For all the Times' dedication to its corrections page, however, the Times policy on correcting older errors is deeply inconsistent, if not outright whimsical. The paper doesn't correct hoary old errors -- except when it does.
In 2009, for example, the paper corrected a 1906 story about a secret inscription in Abraham Lincoln's watch. And in another case that the paper itself had celebrated two days before KQED's Lindh broadcast, the Times corrected an obituary from 1899 that had, among other errors, misspelled the deceased's first name. That 1899 article is only available online in the form of a scanned image, so there's no way the Times could update the original text with corrected information. Instead, the correction took the form of a column by James Barron, chronicling an elusive hunt to verify the details of Lt. M.K. Schwenk's life story.
In Schwenk's case, the Times was willing to re-report facts from over a century ago. As Barron declared, "It is never too late to set the record straight. If journalism is indeed the first rough draft of history, there is always time to revise, polish and perfect."
But is there? Speaking for the Times, standards editor Corbett says there's a limit to how much we should expect of the paper in the set-the-record-straight department.
"We have not established hard and fast rules on handling old corrections like this," Corbett says. "But as a practical matter, we need to devote our limited time and resources primarily to fixing and correcting today's or yesterday's mistakes -- and ideally, to preventing tomorrow's mistakes. It can be very difficult to devote the time and effort to chasing down or re-reporting possible errors from five, ten or fifty years ago."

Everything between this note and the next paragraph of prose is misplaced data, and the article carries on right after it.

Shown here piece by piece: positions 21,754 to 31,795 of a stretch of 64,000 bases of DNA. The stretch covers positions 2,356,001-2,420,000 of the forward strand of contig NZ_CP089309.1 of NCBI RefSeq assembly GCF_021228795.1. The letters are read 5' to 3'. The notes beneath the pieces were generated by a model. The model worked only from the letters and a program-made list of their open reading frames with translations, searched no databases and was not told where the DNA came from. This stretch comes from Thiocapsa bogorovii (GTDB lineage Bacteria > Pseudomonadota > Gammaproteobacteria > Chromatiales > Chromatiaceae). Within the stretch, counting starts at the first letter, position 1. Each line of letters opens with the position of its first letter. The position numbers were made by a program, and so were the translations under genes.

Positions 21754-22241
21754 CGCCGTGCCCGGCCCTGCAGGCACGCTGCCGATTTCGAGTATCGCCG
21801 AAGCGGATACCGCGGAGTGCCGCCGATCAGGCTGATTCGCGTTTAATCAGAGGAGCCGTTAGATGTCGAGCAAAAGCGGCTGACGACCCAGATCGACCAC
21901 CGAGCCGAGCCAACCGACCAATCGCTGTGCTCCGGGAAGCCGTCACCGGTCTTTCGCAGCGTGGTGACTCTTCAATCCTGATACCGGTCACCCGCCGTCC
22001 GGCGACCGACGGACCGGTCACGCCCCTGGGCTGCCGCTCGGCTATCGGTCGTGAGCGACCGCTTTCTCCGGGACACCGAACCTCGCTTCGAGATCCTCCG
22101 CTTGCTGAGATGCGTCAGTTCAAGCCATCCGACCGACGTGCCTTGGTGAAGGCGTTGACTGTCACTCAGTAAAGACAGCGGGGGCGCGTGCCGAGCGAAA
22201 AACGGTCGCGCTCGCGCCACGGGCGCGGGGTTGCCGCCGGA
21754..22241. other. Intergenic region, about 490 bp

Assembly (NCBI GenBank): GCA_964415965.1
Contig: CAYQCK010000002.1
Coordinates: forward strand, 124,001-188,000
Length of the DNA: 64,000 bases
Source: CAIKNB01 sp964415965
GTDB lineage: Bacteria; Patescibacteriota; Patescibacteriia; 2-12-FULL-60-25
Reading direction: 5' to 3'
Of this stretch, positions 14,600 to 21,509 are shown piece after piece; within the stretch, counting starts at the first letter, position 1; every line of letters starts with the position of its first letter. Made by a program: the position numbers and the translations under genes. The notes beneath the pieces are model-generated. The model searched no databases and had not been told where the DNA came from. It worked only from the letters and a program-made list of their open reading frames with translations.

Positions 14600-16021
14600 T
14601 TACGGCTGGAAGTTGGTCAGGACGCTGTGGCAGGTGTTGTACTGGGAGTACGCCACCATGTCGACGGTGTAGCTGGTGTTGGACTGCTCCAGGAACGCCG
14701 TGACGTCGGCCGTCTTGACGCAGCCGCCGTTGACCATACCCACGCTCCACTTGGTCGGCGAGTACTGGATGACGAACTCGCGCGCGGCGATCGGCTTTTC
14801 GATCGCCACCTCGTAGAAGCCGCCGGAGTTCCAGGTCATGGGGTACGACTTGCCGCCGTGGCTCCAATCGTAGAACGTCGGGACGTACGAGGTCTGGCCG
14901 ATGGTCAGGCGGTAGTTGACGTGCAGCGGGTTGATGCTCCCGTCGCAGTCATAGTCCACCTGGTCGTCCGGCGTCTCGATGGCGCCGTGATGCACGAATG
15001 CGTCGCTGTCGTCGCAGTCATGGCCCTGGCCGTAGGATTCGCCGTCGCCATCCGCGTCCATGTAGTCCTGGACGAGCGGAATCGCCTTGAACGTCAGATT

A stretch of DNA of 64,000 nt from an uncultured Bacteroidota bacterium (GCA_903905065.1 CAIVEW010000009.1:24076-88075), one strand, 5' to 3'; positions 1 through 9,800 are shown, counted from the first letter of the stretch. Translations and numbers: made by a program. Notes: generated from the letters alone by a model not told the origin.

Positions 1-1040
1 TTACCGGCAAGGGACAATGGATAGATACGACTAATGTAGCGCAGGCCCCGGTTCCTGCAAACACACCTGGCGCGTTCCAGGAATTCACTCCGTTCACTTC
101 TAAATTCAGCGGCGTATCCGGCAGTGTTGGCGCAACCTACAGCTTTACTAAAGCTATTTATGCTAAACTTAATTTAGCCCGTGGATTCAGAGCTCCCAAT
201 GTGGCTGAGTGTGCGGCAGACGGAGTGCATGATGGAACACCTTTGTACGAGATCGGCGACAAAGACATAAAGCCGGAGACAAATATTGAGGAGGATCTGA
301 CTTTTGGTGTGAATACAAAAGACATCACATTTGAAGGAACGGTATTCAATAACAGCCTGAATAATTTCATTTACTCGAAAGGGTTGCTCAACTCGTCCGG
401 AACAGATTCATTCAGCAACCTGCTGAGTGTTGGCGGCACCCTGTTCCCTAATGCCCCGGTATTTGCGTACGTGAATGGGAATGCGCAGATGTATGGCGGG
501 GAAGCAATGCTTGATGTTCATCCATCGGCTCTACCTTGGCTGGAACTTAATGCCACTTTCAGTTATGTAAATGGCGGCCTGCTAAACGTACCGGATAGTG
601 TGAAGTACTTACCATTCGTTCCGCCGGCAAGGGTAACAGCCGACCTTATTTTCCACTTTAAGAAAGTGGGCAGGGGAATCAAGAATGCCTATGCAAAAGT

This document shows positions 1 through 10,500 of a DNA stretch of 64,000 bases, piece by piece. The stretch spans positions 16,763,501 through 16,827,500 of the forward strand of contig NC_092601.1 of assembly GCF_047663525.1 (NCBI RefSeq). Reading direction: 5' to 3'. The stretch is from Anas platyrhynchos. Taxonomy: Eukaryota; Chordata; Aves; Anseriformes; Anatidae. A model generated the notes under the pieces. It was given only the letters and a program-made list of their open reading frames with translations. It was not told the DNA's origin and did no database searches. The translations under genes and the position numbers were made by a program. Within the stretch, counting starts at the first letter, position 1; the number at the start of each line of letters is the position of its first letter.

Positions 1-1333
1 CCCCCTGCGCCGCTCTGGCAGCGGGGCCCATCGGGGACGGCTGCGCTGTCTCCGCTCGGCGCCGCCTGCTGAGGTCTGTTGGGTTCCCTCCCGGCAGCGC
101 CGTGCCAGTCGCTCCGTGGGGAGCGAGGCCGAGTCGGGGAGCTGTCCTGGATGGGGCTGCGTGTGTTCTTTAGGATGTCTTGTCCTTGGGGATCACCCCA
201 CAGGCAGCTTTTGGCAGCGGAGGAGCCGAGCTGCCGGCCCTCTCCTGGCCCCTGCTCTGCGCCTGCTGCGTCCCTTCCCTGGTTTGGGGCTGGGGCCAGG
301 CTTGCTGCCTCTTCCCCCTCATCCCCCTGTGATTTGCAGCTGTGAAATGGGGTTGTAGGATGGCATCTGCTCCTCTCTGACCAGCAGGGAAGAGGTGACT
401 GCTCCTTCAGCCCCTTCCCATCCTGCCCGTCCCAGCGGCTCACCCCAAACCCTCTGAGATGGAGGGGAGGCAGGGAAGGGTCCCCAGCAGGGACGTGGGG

That's indisputable, as Barron's tale illustrates. But it raises a dilemma for any paper, like the Times, that aims to be conscientious about the factual record. When the Times fixes "today's or yesterday's mistakes," it does update the text to reflect the correction. At some point between "yesterday" and "five, ten or fifty years ago," the paper stops doing so -- it leaves mistakes like Lewis's Lindh error in circulation.
Corbett admits that the Times has not drawn any "bright line" to set an expiration date on correctability in its archives, but prioritizes more recent errors. "In the case of the Lindh correction," he says, "we made an exception because the error had arisen currently in a public, newsworthy context."